Jerry

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sonoranfans
Looking at it again and seeing Rod's new pic, it doesn't look that different from a healthy, well fertilized S. palmetto.

Jerry

Yep it could be that its a healthy, well fertilized sabal palmetto, those are actually quite rare from what I have seen.

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Jerry@TreeZoo
Looking at it again and seeing Rod's new pic, it doesn't look that different from a healthy, well fertilized S. palmetto.

Jerry

Yep it could be that its a healthy, well fertilized sabal palmetto, those are actually quite rare from what I have seen.

In Floriduh, home to 10 billion S. palmettos, you hardly ever see a well fertilized one. In the wild, they naturally are in lousy soil that is N and K deficient, showing a little paler green or yellow/orange discoloration. In the maintained landscape, few people fertilize them properly as there is the notion that they are native and need nothing more than God gives them.

Jerry

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Al in Kona

I have a Sabal sp. 'huge leaf' (Ferguson garden) growing in our garden. It pretty much fends for itself in that it rarely gets supplemental watering or fertilizing either. About all I've done is throw some mulch around it to help control weed growth. The width of each leaf is at least 1.5m (5ft.) and you can see the petiole size by the pic below. Here it is:

post-90-1225757884_thumb.jpg

post-90-1225757903_thumb.jpg

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Rod

post-262-1258772497_thumb.jpg

I've had some requests for a picture of my 'huge leaf' after the two nights of lows of 23° back in January of 2007. It is the palm nearest the corner of the house. My hyphaene thebaica in the left of the picture looks tough - it survived also.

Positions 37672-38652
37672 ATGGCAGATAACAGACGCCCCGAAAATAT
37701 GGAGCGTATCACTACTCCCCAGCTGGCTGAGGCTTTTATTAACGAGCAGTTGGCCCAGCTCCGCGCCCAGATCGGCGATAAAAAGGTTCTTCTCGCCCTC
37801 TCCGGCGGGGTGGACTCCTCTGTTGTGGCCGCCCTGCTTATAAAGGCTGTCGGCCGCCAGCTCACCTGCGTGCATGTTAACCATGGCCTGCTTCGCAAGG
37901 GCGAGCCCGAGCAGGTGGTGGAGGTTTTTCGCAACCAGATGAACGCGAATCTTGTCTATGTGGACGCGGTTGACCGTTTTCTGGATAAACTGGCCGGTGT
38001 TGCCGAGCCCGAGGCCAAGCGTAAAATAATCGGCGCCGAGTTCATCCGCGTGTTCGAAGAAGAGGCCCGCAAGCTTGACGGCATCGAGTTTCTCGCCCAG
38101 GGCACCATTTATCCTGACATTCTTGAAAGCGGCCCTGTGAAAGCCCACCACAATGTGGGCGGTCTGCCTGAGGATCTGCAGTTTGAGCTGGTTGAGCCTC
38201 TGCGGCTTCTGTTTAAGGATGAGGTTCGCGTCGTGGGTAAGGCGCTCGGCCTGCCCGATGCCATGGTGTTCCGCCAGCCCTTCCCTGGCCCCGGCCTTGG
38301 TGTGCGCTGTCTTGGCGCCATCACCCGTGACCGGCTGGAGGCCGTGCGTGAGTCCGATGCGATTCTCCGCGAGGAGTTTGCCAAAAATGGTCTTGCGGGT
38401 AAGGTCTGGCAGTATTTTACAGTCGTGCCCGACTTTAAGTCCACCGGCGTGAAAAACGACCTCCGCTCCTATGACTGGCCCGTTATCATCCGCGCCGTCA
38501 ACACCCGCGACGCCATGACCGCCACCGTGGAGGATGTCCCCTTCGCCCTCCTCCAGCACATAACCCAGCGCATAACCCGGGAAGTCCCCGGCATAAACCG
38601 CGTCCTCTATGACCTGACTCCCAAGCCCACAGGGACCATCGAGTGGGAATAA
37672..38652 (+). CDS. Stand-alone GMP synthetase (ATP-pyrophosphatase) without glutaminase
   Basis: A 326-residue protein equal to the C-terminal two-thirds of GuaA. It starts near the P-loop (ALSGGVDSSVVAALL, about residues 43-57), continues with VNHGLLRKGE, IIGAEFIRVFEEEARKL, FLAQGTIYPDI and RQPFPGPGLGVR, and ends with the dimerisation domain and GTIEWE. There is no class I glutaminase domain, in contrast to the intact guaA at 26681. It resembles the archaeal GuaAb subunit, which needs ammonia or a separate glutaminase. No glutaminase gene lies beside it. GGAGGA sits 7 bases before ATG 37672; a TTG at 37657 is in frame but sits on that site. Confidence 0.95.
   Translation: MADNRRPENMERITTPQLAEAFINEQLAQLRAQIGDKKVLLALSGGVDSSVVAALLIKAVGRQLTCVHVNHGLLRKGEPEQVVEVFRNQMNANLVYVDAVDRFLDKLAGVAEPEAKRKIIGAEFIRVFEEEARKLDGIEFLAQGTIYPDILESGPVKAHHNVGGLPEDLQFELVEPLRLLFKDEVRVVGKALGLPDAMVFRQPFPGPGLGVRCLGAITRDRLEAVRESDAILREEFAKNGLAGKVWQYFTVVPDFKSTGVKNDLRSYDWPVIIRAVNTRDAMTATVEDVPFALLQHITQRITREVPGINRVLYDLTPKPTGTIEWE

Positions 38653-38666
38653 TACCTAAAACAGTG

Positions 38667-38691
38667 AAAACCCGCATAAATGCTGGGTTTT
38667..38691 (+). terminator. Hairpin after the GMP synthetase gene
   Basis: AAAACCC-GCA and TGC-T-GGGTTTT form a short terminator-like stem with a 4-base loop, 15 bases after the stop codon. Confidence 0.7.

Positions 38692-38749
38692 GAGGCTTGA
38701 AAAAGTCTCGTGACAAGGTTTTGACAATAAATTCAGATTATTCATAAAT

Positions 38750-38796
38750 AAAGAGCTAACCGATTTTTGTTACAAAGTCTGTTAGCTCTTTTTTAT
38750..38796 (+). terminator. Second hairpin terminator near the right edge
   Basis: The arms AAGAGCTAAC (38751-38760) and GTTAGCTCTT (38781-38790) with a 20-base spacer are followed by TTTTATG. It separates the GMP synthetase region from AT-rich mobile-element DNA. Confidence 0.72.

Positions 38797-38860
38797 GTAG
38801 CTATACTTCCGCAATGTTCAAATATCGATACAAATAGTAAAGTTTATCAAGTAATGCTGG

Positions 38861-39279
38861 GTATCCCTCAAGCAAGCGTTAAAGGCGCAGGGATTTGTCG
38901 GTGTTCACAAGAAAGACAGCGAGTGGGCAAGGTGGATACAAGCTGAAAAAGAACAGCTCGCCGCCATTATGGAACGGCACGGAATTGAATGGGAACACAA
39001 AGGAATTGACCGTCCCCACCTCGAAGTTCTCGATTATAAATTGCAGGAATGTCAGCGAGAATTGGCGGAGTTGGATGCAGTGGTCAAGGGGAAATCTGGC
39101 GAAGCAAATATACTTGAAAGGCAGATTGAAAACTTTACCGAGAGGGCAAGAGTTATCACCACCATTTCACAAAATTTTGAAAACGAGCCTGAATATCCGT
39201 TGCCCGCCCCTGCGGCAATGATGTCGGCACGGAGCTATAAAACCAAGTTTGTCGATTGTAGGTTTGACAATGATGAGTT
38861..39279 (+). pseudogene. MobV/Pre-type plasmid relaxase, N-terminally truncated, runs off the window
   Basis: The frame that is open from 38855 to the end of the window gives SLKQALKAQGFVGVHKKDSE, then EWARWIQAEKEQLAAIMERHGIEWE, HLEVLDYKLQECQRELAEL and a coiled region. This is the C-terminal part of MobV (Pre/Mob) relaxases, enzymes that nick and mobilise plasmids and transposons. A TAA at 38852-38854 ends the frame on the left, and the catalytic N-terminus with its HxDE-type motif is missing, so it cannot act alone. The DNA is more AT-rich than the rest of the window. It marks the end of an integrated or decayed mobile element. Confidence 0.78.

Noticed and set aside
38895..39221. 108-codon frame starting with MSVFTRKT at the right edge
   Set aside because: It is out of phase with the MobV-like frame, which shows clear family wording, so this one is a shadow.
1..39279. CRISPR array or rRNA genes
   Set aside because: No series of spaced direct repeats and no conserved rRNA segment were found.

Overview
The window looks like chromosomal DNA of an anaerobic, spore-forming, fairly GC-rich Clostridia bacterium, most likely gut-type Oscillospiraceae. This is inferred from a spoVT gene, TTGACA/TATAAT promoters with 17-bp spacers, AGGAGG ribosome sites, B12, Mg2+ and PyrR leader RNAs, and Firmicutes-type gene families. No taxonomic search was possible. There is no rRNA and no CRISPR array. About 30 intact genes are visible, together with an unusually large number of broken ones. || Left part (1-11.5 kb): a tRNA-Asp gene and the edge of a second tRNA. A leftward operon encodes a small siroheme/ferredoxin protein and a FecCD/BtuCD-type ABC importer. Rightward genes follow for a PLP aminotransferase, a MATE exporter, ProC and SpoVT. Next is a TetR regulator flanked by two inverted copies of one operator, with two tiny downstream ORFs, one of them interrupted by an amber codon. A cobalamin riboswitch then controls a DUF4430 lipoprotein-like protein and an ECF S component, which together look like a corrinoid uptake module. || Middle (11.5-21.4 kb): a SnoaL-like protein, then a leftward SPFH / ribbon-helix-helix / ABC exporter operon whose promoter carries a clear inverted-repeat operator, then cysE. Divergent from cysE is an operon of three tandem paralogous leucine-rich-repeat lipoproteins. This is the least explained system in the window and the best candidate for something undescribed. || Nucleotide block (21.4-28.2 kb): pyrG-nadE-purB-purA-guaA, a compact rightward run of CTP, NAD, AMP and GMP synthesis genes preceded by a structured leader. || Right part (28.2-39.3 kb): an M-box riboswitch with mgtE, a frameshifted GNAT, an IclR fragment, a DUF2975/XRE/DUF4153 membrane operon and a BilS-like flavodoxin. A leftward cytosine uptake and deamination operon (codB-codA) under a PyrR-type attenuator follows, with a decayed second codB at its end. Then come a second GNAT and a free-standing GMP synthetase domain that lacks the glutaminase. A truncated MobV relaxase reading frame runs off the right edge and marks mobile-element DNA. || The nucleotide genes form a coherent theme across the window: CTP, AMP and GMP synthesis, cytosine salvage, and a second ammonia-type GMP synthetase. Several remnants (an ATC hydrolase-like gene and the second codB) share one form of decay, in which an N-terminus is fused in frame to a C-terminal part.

Rod Anderson

Phoenix

p.s. I have limited seeds of this palm listed for sale in the 'for sale' section.

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Kris

Iam surprised that after years of palm cataloguing,still some varities of sabals are called as huge leaf & riverside...by the way are these S.Palmetto with big leaf & huge trunks ? :hmm:

And for me all sabals do look similar...kindly forgive my ignorance. :huh:

love,

kris :blink:

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peachy

What a really fantastic looking palm !!!! I want one.....now !! Who actually cares what is called...its just spectacular.

Peachy....for once too impressed for a smart A wise crack

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Jono Miller
Looking at it again and seeing Rod's new pic, it doesn't look that different from a healthy, well fertilized S. palmetto.

Jerry

Yep it could be that its a healthy, well fertilized sabal palmetto, those are actually quite rare from what I have seen.

In Floriduh, home to 10 billion S. palmettos, you hardly ever see a well fertilized one. In the wild, they naturally are in lousy soil that is N and K deficient, showing a little paler green or yellow/orange discoloration. In the maintained landscape, few people fertilize them properly as there is the notion that they are native and need nothing more than God gives them.

Jerry

If you want to see a well-fertilized Sabal palmetto in Florida, my favorite is out the West Fort Island trail, south of Crystal River. Take County Road 44 out to the end on the Big Bend coast. There's a park out there with a beach and a bathroom. At the south end is a raised drain field with a VERY healthy cabbage Palm. I'd be interested in other extremely robust cabbage palms, if you are willing to share.

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Jeff zone 8 N.C.
Guys & Gals: Any info on this palm besides the descriptive name?